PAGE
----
The DPDP Bill takes data breaches seriously and have established strong fiduciaries to reduce the data breaches which has raised significantly in the recent past. Both the data fiduciary and any data processor they work with must notify the Data Protection Board and the affected individuals in case of a breach as expected by the bill without delays.
Some of the individual’s rights include to be aware and followed:
- The right to know if their data is being processed.
- The right to know where their data is stored and for how long.
- The right to know what kind of data is collected and where it will be used.
- The right to know who it’s being shared with and for what purpose.
- The right to change/edit/delete an individual’s personal data.
- The right to decline consent to any requirements that involves an individual personal data.
If an individual is not satisfied with the way an individual’s personal data is used / exploited, they can file a complaint with the Data Protection Board.
How to Get Prepared?
The draft DPDP bill establishes compliance requirements and legal obligations for protecting the personal data from data exploitations or breaches. Every individual or organizations or businesses will need to ensure that they adhere to DPDP obligations without fail to ensure the protection of data. This bill primarily focusses on obtaining consent for data processing, maintaining data accuracy, implementing security measures, and establishing mechanisms for data breach notifications. Any non-compliance to these requirements can result in high penalties, legal and reputational damage.
It’s very important for the organisations to regularly monitor updates and guidance from the Data Protection Board and relevant authorities regarding the interpretation and enforcement of the data protection bill to avoid non-compliance to the bill and diminish data breaches. There must be a strong governance structure to ensure ongoing compliance and to address any specific concerns or gaps related to the organization’s current security posture. Embracing these measures and best practices will not only ensure compliance with the law but also strengthen trust between organizations and their customers, promoting a strong data ecosystem in the long run.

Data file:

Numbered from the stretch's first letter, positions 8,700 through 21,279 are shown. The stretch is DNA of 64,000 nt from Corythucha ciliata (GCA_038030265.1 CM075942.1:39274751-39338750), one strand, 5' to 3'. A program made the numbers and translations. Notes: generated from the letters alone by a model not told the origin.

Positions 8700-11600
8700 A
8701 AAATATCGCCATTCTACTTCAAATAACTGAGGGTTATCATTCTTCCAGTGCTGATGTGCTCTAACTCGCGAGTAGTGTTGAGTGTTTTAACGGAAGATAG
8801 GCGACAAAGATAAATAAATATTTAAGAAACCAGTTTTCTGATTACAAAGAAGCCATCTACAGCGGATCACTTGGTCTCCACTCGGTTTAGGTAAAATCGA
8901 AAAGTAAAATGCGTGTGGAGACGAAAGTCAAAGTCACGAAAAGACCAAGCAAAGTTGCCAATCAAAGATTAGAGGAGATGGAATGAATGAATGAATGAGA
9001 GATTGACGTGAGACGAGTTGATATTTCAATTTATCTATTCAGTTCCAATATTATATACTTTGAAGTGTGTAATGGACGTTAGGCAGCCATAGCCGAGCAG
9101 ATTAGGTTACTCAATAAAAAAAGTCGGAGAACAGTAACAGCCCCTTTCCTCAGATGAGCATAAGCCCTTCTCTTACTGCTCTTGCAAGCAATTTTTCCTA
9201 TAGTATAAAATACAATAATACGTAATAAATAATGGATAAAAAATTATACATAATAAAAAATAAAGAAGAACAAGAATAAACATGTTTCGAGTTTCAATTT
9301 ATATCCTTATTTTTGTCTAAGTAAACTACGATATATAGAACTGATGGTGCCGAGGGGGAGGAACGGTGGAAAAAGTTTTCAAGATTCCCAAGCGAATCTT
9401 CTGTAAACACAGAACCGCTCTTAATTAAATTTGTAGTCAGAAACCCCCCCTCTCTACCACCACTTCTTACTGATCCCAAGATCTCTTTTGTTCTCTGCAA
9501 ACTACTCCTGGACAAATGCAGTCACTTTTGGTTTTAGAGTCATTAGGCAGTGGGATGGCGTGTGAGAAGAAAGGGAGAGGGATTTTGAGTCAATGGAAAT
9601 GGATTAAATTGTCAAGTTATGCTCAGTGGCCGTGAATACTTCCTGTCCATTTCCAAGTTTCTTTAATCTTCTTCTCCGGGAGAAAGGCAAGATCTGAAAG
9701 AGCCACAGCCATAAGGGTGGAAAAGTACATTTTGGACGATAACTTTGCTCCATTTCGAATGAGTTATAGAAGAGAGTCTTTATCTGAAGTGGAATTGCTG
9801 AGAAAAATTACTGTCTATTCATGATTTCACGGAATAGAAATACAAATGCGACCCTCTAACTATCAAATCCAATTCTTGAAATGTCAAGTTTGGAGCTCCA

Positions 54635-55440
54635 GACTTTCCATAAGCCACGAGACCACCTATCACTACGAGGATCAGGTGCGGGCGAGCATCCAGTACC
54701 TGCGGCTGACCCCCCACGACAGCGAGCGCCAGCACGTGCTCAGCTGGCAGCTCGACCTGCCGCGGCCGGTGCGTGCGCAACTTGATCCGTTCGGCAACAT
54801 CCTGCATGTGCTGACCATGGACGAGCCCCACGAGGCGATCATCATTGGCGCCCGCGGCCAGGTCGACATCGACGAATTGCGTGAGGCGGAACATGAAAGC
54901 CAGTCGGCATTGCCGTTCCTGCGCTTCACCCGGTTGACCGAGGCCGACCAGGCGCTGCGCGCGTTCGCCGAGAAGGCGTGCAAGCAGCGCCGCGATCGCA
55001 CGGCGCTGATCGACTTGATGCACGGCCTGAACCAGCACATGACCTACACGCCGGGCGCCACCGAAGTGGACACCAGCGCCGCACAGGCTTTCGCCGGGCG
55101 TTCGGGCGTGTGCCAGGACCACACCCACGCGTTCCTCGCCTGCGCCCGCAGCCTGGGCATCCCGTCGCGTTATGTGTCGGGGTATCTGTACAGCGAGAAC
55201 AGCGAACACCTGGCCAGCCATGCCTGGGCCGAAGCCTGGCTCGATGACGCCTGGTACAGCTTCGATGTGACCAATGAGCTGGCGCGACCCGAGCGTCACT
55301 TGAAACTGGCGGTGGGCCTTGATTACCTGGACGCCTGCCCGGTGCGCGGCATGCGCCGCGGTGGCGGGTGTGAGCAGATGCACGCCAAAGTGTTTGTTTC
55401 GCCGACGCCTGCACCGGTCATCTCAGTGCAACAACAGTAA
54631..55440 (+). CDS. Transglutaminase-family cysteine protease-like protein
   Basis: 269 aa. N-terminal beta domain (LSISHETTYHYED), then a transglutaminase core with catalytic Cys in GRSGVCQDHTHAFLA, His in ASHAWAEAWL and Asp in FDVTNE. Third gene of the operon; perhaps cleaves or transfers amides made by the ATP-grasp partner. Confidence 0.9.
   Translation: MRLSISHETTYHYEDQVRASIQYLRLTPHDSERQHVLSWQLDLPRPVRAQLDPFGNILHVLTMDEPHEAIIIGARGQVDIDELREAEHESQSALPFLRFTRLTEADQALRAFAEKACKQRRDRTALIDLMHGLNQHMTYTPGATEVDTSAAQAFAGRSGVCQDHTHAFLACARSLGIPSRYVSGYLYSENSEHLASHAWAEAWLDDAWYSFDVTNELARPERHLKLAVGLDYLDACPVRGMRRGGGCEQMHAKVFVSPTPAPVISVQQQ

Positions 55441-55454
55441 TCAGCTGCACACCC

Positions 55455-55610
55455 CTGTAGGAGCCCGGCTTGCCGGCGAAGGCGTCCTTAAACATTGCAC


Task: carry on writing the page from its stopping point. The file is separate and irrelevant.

The upcoming enforcement of the Digital Personal Data Protection Bill 2023 in India marks a significant step towards protecting personal data and ensuring privacy rights for Indian citizens, while also imposing responsibilities on businesses to enhance data protection practices. While businesses may initially perceive it as a challenge due to potential fines and increased obligations, it is important to recognize that the bill aims to strike a balance between privacy protection and fostering innovation and economic development. Embracing these measures will not only ensure compliance with the law but also strengthen trust between organizations and their customers, fostering a healthier data ecosystem in the long run.
“The views and opinions expressed by Kavitha in this article are solely her own and do not represent the views of her company or her customers.”
About the Author :
Ms. Kavitha Srinivasulu
Global Head – Cyber Risk & Data Privacy – R&C BFSI
CCISO | DPO | CISM | CEH | CCSO | CCIO| PCSM | PDPP |
Ms. Kavitha Srinivasulu has around 20+ years of experience focused on Cybersecurity, Data Privacy & Business Resilience across BFSI, Financial services, Retail, Manufacturing, Health care, IT Services and Telecom domains. She has demonstrated her core expertise in Risk Advisory, Business Consulting and Delivery assurance with diverse experience across corporate and Strategic Partners.She is a natural leader with versatility to negotiate and influence at all levels.
The views and opinions expressed by Ms. Kavitha Srinivasulu in this article are only from her personal side and not representing her company viewpoints or sharing any of her customers views.